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Beating The Joneses

23 June 2015 in Investing Insights

Human nature has a tendency to convince us we deserve what other people have even if we haven’t earned it. As children, if we see another child with a shiny new toy, we expect one too. The allure of consuming and acquiring what those around us has gets ingrained in our mindsets early on. But if we’re not careful, keeping up with the Joneses can become quite debilitating in adulthood because we may spend money we don’t have.

The Original Joneses

So who exactly are the original Joneses? There are a couple of theories thought to spur the catch phrase “keeping up with the Joneses”. One theory states that it stemmed from a comic strip of the same name by Arthur “Pop” Momand that was popular in the early 1900’s. The main characters had neighbors called the Joneses who were never shown, but were often referenced in dialogue.1

Another likely theory is that of the wealthy Jones family of New York who were tied to Chemical Bank in the mid 1800s. The family had many country villas, which they consistently expanded to make more impressive to capture elite attention.2 Nowadays, the Joneses refer to one’s neighbors and those you admire and the expectation that you deserve everything that they do.

The Grass Isn’t Greener In The Joneses’ Yard

While it may seem like Joneses are living large, loaded with cash, chances are they may actually be broke. Why? Roughly 33% of Americans between the ages of 30-49 have more credit card debt than savings, and seven out of ten families live paycheck to paycheck.3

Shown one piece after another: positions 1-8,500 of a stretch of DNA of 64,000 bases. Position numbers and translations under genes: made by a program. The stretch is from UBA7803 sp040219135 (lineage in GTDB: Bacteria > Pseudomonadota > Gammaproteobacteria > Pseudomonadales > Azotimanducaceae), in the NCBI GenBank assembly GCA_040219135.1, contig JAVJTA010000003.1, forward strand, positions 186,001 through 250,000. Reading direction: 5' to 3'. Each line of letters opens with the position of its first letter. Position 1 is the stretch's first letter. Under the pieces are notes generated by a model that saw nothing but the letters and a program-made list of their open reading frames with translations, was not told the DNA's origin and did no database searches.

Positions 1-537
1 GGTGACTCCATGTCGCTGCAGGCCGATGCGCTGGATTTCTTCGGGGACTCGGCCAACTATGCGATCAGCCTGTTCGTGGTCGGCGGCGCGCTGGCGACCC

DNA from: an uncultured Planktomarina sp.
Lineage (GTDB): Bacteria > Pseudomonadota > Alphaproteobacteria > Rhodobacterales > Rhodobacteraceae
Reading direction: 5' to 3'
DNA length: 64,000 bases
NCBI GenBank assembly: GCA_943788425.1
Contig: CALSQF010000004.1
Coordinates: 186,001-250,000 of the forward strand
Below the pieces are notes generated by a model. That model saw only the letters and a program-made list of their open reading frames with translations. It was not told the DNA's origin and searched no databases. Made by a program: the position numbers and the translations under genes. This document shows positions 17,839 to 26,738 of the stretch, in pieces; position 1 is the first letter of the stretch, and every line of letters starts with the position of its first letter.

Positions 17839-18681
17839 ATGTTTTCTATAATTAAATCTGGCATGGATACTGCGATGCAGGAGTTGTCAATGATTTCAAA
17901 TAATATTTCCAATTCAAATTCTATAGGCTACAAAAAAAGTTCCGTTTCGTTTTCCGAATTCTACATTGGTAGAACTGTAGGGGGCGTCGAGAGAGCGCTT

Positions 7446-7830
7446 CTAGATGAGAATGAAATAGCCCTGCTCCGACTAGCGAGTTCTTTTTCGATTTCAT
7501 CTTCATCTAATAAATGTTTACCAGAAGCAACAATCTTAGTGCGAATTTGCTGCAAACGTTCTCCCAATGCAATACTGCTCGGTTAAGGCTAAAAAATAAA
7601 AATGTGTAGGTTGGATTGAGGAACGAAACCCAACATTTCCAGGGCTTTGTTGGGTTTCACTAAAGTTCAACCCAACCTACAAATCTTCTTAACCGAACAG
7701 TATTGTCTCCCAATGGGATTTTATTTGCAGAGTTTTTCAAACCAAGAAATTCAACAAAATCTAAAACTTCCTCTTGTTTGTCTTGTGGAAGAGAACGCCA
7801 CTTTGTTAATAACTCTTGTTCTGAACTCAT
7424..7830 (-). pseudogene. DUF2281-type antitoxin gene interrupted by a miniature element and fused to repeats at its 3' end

Those who become rich can easily plunge themselves into debt. For example, 78% of NFL players file for bankruptcy within five years of retirement.4 Most of that money disappears due to poor money management and living in excess, especially when you understand the minimum rookie NFL contract is $425,000 for 2015.5

Beating The Joneses

If you are hoping to live a happier, fulfilled life without money stress, you may not want to obsess with the Joneses. You can outsmart them by making better choices. Here are several ways you can try to beat the Joneses and improve your financial health:

• Watch the Joneses closely and consider the opposite route. If your neighbor goes out and buys a brand new luxury car with the latest sports package, instead of drooling over it and rushing out to buy one for yourself, focus on keeping your existing car in good shape so that it can last even longer. You may even consider downsizing if your family has more than one car. Ride sharing programs or public transit is an even cheaper alternatives. The median car price in 2015 is around $32,0006 compared to the median household income of roughly $52,000.7 Spending a substantial chunk of your gross income on a car won’t help your finances.

• Buy an affordable house. Think about how differently our grandparents lived when they were our age. Typically that generation had more people living together in smaller houses. It’s important to questions whether you really need to stretch yourself financially to get that bigger house? And keep in mind the more space you have, the more maintenance you’re responsible for, not to mention higher property taxes to pay.